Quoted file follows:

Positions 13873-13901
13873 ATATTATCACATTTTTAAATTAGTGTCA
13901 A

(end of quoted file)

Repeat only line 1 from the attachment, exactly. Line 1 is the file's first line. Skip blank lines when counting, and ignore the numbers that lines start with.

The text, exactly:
Positions 13873-13901